Causal Bounds for Outcome-Dependent Sampling in Observational Studies
by Erin Gabriel, Researcher and Docent of Biostatistics, Department of Medical Epidemiology and Biostatistics, Karolinska Institutet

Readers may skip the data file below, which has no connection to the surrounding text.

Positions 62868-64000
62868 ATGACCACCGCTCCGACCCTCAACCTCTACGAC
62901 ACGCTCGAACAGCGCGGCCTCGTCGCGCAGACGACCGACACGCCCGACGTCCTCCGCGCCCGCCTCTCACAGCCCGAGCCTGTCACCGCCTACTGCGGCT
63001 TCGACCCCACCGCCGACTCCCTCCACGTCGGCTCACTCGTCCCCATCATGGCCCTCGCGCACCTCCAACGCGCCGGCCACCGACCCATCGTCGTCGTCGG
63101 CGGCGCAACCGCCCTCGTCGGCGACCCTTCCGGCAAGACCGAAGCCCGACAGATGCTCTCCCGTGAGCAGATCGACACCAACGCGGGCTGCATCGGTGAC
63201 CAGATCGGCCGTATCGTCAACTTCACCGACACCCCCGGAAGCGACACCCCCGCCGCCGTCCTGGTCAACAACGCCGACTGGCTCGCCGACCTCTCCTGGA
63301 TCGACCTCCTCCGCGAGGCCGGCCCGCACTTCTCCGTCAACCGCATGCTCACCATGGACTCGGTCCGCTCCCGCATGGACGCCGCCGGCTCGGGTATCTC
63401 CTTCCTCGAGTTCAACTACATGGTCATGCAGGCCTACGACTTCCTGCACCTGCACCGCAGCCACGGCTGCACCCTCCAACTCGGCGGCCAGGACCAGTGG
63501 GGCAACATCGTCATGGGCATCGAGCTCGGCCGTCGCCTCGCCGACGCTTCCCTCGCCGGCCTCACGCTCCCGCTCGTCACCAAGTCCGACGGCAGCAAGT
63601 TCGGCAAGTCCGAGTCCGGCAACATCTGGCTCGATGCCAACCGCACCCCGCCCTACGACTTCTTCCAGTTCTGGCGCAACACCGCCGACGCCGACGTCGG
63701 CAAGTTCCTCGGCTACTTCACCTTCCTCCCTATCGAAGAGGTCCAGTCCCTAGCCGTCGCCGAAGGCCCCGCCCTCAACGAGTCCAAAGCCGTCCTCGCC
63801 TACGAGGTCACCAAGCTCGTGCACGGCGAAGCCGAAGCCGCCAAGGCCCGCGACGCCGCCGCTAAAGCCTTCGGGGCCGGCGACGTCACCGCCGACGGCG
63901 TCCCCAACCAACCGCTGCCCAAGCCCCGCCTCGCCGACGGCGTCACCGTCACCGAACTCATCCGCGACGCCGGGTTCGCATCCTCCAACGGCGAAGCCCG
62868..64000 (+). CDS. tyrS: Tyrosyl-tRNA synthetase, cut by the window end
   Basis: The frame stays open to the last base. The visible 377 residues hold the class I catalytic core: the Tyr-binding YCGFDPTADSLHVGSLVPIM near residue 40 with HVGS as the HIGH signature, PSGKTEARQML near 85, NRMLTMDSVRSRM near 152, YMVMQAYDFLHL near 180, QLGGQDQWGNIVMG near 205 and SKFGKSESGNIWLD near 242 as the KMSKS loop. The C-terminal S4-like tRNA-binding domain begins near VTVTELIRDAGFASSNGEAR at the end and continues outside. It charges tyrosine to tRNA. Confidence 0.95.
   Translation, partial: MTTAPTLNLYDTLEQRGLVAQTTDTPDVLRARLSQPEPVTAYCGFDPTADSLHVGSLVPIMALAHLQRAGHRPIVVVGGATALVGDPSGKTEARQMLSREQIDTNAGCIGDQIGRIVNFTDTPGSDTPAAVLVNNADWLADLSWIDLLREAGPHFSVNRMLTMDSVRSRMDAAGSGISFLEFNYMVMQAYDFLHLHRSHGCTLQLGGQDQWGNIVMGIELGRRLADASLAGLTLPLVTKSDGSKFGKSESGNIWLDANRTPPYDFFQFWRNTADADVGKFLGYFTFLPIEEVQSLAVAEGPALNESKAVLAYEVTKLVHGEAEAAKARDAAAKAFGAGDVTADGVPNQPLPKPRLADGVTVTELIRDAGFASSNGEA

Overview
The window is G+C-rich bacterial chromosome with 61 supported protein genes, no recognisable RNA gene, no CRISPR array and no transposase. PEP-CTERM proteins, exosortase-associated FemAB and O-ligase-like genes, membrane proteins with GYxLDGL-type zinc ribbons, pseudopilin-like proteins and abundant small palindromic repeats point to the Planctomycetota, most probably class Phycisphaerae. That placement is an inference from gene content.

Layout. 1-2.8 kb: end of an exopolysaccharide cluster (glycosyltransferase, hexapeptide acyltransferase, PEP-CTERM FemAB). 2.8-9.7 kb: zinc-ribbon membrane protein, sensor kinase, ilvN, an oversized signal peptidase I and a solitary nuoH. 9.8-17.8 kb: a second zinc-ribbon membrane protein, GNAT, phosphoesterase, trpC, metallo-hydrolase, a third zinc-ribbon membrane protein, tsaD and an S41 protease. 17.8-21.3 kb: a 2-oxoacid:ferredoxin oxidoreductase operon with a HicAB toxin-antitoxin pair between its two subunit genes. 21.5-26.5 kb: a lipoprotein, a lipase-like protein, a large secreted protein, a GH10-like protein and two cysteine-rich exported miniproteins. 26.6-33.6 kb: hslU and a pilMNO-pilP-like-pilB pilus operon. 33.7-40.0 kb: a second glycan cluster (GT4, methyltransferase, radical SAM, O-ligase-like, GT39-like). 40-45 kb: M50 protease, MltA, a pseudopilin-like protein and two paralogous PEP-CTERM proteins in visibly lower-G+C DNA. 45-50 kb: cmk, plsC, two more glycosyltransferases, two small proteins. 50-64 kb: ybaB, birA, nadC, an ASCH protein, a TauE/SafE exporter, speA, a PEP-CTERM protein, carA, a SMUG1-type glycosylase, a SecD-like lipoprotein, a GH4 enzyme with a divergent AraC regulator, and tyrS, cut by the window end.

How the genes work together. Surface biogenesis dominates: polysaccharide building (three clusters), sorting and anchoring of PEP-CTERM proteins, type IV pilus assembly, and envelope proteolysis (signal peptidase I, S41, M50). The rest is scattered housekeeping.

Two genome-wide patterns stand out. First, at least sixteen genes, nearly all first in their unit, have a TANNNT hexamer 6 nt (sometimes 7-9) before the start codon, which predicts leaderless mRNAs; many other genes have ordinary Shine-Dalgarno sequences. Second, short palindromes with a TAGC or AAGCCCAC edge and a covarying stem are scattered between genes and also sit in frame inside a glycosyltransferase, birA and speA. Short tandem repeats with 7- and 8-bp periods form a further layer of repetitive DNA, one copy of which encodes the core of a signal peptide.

Outcome-dependent sampling designs are common in many different scientific fields including epidemiology, ecology, and economics. As with all observational studies, such designs often suffer from unmeasured confounding, which generally precludes the nonparametric identification of causal effects. Nonparametric bounds can provide a way to narrow the range of possible values for a non-identifiable causal effect without making additional untestable assumptions. The nonparametric bounds literature has almost exclusively focused on settings with random sampling, and the bounds have often been derived with a particular linear programming method. We derive novel bounds for the causal risk difference, often referred to as the average treatment effect, in six settings with outcome-dependent sampling and unmeasured confounding for a binary outcome and exposure. Our derivations of the bounds illustrate two approaches that may be applicable in other settings where the bounding problem cannot be directly stated as a system of linear constraints.
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